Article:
Music

Rooted in Country: Lainey Wilson Says Lee Ann Womack's 'I Hope You Dance' Spoke to Her 'Big Dreams'

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Louisiana-born singer-songwriter Lainey Wilson adheres to country music's mantra of "three chords and the truth." Her Jay Joyce-produced debut album Sayin' What I'm Thinkin,' featuring "Things A Man Oughta Know," is a collection of straight-talk honesty and hard-won wisdom.

Wilson, who describes her fiery brand of freewheeling country music as "bell bottom country," says, while she's always been in love with country music, it was a Lee Ann Womack song that first stirred something in her soul.

"I remember my middle school teacher playing 'I Hope You Dance' by Lee Ann Womack in my 4th grade classroom. I will never forget the way it made me feel as a little girl who had big dreams," Wilson tells Wide Open Country. "I was always surrounded by the infectious sounds of country music, but this was the first time I remember actually feeling something deep in my soul. There's been times throughout this journey, where I always refer back to to the lyrics... 'Whenever one door closes, I hope one more opens.'"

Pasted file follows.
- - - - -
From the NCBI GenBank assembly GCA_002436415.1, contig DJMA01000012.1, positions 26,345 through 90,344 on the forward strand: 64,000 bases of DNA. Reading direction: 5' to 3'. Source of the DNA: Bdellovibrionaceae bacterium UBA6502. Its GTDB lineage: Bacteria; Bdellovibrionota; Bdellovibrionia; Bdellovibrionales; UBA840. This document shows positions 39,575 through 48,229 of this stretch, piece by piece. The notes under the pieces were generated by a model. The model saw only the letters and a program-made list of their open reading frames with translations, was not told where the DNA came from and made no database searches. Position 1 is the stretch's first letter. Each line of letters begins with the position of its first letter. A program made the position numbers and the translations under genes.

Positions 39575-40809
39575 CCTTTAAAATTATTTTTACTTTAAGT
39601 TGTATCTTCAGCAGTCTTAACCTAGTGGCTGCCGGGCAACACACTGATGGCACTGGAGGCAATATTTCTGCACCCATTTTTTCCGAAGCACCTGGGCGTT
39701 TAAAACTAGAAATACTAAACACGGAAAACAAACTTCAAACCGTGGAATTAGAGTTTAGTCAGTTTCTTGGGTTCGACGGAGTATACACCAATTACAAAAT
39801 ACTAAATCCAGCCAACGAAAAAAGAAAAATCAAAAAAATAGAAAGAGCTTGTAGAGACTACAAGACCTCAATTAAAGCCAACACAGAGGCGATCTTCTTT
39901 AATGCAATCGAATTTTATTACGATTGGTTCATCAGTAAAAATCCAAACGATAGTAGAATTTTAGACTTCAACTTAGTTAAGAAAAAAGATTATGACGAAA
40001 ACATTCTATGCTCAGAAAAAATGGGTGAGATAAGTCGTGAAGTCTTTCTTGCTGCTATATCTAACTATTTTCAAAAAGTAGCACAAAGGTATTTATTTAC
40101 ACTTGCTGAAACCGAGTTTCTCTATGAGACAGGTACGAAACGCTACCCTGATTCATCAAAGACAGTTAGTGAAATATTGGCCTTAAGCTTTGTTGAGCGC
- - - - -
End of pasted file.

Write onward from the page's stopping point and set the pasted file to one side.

Read More: Rooted in Country: Caitlyn Smith on Alison Krauss' 'When You Say Nothing At All'

Wilson, who began writing songs at nine years old, followed her big dreams from Baskin, Louisiana (population: 300) to Music City, a place she'd dreamed about moving to since a childhood visit.

"I remember exactly where I was on the interstate in the backseat," she says. "I was staring at the Batman building and little Lainey at nine years old said, 'This is home.' I've always known it and I don't know if it's because I spoke it out loud and it manifested itself, but I've always known that I'd be here."

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Rooted in Country: Lainey Wilson Says Lee Ann Womack's 'I Hope You Dance' Spoke to Her 'Big Dreams'